Dealing with Subconscious Expectations while Wedding Planning


If you are like me, you may be one of those girls who started planning bits and pieces of their wedding day from a young age. Some of your planning probably came from things you remember distinctly deciding you wanted to have as part of your day, while other items were potentially absorbed subconsciously from things around you. What I didn't realize until I started planning my own wedding was how much the subconscious things could trip me up. 

It was easy to reevaluate how I felt about the ideas that I have distinct memories of deciding I wanted them in my wedding. It was much harder to decide about the subconscious ideas because they tended to sneak up on me and blindside me with how much I cared about them. 

One thing that blindsided me was my wedding band.  

I guess I had never put much thought into the matter. My mom has a pretty gold band that sits next to her engagement ring, and I loved the rare chance growing up when I was allowed to put her rings on my finger. Somewhere in my growing up, I guess my subconscious assumed that I would also have a plain band. 

When it came time to start discussing and searching for wedding bands, I was suddenly confronted with a million choices that had never occurred to me. I didn't know how to process it because I really didn't know right away why all the options were so distressing. 

I decided I didn't want a plain band, which felt a bit like betrayal, and then fell in love with a band that was WAY out of our price range, which was distressing.  

I struggled for a while trying to determine what to do. Michael helped me search for other options that would fit in our budget, but none of them seemed right until I realized what was happening in my head.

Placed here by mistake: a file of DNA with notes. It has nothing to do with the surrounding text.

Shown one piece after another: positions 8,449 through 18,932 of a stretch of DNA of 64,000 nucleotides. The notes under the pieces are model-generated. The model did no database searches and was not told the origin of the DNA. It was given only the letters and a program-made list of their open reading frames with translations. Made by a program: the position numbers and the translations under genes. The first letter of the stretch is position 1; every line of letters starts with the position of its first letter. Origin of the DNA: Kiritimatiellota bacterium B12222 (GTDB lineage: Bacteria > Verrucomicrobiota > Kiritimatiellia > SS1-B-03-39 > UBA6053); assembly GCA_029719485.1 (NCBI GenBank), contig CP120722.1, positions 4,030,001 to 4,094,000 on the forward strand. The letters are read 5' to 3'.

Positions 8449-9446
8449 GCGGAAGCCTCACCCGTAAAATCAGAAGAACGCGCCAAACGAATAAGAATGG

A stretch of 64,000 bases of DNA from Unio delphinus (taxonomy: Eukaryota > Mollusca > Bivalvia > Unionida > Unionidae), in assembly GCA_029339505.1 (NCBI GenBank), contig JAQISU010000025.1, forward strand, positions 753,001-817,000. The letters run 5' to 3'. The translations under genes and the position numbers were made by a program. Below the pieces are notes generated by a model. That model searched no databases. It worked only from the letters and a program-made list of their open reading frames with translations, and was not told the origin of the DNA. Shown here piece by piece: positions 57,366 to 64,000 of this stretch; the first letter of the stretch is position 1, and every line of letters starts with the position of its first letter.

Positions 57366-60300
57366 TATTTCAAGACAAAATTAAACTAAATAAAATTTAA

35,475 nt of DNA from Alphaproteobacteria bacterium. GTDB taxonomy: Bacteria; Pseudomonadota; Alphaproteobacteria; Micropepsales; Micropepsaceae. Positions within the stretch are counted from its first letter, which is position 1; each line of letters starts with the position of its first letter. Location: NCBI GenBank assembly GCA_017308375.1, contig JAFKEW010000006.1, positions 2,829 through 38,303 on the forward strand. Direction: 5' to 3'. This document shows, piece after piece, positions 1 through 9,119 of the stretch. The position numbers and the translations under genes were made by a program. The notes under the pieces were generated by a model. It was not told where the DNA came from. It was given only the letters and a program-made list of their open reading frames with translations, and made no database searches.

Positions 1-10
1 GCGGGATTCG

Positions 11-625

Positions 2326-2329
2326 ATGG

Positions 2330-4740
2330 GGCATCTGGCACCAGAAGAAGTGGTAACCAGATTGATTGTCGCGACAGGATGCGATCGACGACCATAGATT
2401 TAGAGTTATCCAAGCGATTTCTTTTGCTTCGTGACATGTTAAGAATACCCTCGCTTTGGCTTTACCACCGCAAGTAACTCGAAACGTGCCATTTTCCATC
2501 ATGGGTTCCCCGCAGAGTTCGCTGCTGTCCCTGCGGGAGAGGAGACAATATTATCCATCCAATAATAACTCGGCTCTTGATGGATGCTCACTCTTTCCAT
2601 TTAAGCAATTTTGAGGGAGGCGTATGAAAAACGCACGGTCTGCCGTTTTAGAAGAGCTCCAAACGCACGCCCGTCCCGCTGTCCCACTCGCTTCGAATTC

I realized that I had subconsciously expected myself to get a band like my mom's and that I felt a little terrible for wanting something different. Which is not how I should have been feeling. I didn't "owe" anyone a certain type of band and that no one else cared about the band as much as I did. Michael and everyone else just wanted me to have a band that I would enjoy wearing. 

I also realized that, though the band that was out of our budget was the perfect band for me, there were a lot of other beautiful bands out there that we could afford and my expectations for having every wedding detail perfect were a little irrational. 

Most importantly I realized that my definition of "perfect" could change. I realized that the perfect wedding day for me didn't actually have anything to do with the wedding band I wore. It had everything to do with the people I was surrounded with and the man I was marrying. And all of those things had already fallen into place.  

After realizing what I was subconsciously dealing with, it was SO much easier to move forward. I found a pretty band, within our price range, and actually really adore it now. We talked at the time about saving and eventually "upgrading" my band, and we still may, but I'm also really happy with what I have.  

As for my wedding day, it was perfect. Everything I could have wanted. In the end, I didn't give my band a second thought. I almost never do.  


For brides going through the same thing, first I want you to know you're not alone. A lot of us get emotional about things we can't explain.

Second, remember your priorities. Walk away from the problem for a couple days, if you can, and see if it's still affecting you as deeply when you return.

Third, breathe. Your fiance, friends, family, and wedding planner are all here to help as much as they can. We want you to have the most perfect day, but sometimes our power is limited because we cannot make all the tough decisions for you. But we all have hugs and advice and listening ears that we are willing to provide as you need them, and your wedding day can still be perfect in its own way. 


Have you ever dealt with subconscious expectations? 

xoxo, Stacia